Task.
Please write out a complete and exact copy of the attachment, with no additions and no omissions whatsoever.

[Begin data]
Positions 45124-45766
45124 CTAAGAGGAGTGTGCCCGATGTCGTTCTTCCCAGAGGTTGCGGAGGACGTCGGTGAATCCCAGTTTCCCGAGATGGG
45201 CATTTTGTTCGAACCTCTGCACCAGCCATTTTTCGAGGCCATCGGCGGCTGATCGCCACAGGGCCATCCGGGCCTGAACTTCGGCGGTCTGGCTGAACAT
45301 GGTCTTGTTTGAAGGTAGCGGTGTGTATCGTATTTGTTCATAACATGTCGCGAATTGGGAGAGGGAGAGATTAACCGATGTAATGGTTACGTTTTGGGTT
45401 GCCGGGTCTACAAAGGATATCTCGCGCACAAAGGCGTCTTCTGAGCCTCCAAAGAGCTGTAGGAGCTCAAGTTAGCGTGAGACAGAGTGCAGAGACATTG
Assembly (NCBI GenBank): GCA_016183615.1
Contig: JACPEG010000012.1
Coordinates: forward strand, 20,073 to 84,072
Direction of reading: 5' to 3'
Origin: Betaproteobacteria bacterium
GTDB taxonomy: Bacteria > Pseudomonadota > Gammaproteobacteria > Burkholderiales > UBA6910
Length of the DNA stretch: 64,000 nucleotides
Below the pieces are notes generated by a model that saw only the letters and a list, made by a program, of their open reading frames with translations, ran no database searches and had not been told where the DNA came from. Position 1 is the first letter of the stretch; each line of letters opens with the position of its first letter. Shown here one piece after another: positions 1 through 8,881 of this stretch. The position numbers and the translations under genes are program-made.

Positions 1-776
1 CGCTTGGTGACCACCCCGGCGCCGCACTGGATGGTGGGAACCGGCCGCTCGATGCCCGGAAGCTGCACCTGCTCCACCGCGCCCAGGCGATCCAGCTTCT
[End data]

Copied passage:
Positions 45124-45766
45124 CTAAGAGGAGTGTGCCCGATGTCGTTCTTCCCAGAGGTTGCGGAGGACGTCGGTGAATCCCAGTTTCCCGAGATGGG
45201 CATTTTGTTCGAACCTCTGCACCAGCCATTTTTCGAGGCCATCGGCGGCTGATCGCCACAGGGCCATCCGGGCCTGAACTTCGGCGGTCTGGCTGAACAT
45301 GGTCTTGTTTGAAGGTAGCGGTGTGTATCGTATTTGTTCATAACATGTCGCGAATTGGGAGAGGGAGAGATTAACCGATGTAATGGTTACGTTTTGGGTT
45401 GCCGGGTCTACAAAGGATATCTCGCGCACAAAGGCGTCTTCTGAGCCTCCAAAGAGCTGTAGGAGCTCAAGTTAGCGTGAGACAGAGTGCAGAGACATTG
Assembly (NCBI GenBank): GCA_016183615.1
Contig: JACPEG010000012.1
Coordinates: forward strand, 20,073 to 84,072
Direction of reading: 5' to 3'
Origin: Betaproteobacteria bacterium
GTDB taxonomy: Bacteria > Pseudomonadota > Gammaproteobacteria > Burkholderiales > UBA6910
Length of the DNA stretch: 64,000 nucleotides
Below the pieces are notes generated by a model that saw only the letters and a list, made by a program, of their open reading frames with translations, ran no database searches and had not been told where the DNA came from. Position 1 is the first letter of the stretch; each line of letters opens with the position of its first letter. Shown here one piece after another: positions 1 through 8,881 of this stretch. The position numbers and the translations under genes are program-made.

Positions 1-776
1 CGCTTGGTGACCACCCCGGCGCCGCACTGGATGGTGGGAACCGGCCGCTCGATGCCCGGAAGCTGCACCTGCTCCACCGCGCCCAGGCGATCCAGCTTCT